When somebody passes away, his/her family members would need to get the legal right to deal with his/her property, money and possessions. We call this the ‘estate’.
You may be able to apply for a ‘grant of representation’, known as ‘probate’.
You can apply yourself or use a solicitor or just do it yourself. Since probate is a legal process, it is desirable to retain a solicitor to handle the probate application for you and to give you legal advice. Mistakes may result in unnecessary delay on your application and hence administration of the assets.
- Check if there is a will. A will will tell who would be the “executor”.
- An executor is the legal representative to handle the probate application. If there’s no will the next of kin can apply most likely would be the surviving spouse.
- Apply to get a ‘grant of representation’ which would give the executor the legal right to access things like the person’s bank account.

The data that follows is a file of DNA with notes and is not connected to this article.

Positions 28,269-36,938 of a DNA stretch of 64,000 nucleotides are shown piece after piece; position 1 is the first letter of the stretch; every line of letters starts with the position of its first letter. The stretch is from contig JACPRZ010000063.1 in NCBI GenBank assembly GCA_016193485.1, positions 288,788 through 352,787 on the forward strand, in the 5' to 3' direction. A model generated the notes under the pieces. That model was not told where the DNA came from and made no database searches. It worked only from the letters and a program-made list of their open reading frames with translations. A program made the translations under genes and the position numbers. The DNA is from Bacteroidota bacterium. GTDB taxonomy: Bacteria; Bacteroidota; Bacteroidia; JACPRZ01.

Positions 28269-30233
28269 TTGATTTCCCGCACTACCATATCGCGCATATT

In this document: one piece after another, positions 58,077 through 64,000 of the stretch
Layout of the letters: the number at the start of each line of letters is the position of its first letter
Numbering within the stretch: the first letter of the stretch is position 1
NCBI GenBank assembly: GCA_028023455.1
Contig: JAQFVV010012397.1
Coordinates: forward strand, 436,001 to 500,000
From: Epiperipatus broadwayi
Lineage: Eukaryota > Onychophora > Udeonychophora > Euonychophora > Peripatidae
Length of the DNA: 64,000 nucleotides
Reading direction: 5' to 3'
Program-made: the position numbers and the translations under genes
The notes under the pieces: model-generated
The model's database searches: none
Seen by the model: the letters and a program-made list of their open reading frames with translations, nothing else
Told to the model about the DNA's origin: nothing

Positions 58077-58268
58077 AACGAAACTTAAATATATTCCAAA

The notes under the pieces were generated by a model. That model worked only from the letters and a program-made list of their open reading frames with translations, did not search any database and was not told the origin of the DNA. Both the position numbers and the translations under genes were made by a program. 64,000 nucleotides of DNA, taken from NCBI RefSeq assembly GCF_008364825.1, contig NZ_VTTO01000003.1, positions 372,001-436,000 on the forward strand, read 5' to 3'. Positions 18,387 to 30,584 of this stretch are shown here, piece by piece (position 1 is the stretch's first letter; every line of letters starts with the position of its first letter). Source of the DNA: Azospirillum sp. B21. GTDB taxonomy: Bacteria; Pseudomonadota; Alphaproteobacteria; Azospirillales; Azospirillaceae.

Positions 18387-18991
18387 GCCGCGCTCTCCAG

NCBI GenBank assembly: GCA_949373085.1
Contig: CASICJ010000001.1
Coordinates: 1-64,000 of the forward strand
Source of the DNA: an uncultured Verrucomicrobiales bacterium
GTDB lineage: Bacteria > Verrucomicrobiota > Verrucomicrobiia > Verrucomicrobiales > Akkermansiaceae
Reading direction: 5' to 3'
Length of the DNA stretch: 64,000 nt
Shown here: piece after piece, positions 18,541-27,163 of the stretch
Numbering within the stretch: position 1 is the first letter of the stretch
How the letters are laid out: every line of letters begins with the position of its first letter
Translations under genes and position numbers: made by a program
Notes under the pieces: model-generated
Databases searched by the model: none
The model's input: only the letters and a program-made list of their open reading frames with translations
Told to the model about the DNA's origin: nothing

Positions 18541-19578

- A grant of representation is a legal document prepared and issued by the court proving the person entitled to process the administration of the deceased assets.
Any Estate Duty or Inheritance Tax ?
No in Hong Kong, if the deceased passed away on or after 11 February 2006.
Administration of the Estate
- Administration takes place after receipt of the grant of representation. This means: Collect the estate’s assets, eg money from the sale of the person’s property.
- Pay any debts, eg unpaid utilities bills.
- Distribute the estate - this means giving any property, money or possessions to the people entitled to it (‘beneficiaries’).
A grant of representation can sometimes be known as a ‘grant of probate’, ‘letters of administration’ or ‘letters of administration with a will’.
Joint tenant property does not require a grant of representation
A grant is not required if the property is owned joint names as joint tenancy. It automatically passes to the surviving person on the death of the deceased and on proof of the death by a death certificate.